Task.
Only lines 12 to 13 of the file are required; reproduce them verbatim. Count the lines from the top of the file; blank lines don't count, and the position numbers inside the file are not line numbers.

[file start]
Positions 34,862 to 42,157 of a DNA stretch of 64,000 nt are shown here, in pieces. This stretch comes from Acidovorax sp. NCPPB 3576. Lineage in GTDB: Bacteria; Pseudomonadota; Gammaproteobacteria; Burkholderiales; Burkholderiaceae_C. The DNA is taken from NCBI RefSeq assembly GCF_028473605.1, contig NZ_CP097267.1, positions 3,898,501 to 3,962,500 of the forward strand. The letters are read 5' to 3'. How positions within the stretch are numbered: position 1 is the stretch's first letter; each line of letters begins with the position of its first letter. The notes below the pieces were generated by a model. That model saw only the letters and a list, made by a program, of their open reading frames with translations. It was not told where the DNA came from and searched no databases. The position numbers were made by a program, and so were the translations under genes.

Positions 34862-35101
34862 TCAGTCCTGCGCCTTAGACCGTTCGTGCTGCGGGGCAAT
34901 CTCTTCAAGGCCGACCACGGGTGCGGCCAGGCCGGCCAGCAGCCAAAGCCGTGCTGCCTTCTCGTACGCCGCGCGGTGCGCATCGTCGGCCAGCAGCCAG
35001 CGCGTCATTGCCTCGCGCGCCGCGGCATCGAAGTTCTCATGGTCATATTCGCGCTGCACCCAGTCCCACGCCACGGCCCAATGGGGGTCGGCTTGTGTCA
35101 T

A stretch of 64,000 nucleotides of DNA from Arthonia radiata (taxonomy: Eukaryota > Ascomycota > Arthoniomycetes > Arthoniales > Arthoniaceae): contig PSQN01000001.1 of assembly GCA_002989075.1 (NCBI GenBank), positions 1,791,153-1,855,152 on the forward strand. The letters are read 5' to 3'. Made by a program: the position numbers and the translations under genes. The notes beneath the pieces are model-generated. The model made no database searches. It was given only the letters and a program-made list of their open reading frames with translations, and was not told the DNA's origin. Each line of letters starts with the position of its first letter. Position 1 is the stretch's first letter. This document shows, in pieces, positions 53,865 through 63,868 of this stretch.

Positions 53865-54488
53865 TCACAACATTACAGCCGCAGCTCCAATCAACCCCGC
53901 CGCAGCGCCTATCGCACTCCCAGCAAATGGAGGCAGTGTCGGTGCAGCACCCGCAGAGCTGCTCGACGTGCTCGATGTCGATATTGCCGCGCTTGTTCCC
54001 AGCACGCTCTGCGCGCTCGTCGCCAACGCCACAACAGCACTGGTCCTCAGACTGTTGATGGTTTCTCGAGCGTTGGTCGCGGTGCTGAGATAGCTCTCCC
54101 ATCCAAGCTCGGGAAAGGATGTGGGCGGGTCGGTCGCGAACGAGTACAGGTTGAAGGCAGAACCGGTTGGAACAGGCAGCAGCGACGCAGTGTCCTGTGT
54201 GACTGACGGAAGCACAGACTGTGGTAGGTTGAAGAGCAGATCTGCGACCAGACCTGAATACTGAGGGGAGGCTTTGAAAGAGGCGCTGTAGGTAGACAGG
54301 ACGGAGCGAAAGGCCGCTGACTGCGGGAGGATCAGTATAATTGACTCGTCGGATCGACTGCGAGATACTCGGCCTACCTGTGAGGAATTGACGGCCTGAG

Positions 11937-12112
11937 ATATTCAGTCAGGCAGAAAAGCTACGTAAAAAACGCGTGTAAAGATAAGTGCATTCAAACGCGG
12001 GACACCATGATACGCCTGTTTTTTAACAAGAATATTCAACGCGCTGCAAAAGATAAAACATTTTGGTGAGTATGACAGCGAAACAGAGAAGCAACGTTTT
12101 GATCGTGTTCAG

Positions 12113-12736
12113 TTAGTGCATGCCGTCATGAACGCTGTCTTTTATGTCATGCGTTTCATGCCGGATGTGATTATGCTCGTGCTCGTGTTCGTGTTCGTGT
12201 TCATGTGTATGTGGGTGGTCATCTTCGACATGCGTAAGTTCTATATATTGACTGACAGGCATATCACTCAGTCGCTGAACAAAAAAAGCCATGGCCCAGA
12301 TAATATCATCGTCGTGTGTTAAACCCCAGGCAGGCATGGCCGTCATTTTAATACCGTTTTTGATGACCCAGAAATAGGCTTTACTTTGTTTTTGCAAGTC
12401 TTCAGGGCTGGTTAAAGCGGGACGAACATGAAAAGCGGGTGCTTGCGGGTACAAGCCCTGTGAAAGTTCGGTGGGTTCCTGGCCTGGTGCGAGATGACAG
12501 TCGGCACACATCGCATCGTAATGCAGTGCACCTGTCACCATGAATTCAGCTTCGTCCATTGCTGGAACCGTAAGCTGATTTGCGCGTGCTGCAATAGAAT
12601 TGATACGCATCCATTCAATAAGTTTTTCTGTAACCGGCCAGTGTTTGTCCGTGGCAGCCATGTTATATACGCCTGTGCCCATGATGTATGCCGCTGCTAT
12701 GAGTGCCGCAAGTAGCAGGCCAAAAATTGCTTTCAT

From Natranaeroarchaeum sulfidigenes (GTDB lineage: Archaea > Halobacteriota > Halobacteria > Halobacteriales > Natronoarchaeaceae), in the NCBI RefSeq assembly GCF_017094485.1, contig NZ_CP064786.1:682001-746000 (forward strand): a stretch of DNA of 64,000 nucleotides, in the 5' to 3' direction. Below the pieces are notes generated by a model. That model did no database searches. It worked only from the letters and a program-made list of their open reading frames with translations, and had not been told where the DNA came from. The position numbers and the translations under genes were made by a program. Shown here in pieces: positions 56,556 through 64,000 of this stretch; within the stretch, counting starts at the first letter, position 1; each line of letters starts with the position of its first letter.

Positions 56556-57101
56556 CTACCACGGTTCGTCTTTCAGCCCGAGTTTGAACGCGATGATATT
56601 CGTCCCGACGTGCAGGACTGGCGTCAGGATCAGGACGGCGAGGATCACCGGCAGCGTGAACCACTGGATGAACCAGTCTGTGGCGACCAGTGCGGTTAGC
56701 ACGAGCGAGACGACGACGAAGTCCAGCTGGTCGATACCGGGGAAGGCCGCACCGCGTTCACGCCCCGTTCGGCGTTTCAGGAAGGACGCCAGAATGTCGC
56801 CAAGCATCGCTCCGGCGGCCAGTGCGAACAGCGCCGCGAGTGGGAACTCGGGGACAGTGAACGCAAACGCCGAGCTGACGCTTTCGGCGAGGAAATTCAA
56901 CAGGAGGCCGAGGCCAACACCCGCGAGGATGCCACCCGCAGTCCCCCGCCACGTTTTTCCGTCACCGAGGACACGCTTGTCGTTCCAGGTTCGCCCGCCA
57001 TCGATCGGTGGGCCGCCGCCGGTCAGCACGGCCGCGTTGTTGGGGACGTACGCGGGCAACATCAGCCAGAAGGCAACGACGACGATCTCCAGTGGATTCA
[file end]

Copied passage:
54101 ATCCAAGCTCGGGAAAGGATGTGGGCGGGTCGGTCGCGAACGAGTACAGGTTGAAGGCAGAACCGGTTGGAACAGGCAGCAGCGACGCAGTGTCCTGTGT
54201 GACTGACGGAAGCACAGACTGTGGTAGGTTGAAGAGCAGATCTGCGACCAGACCTGAATACTGAGGGGAGGCTTTGAAAGAGGCGCTGTAGGTAGACAGG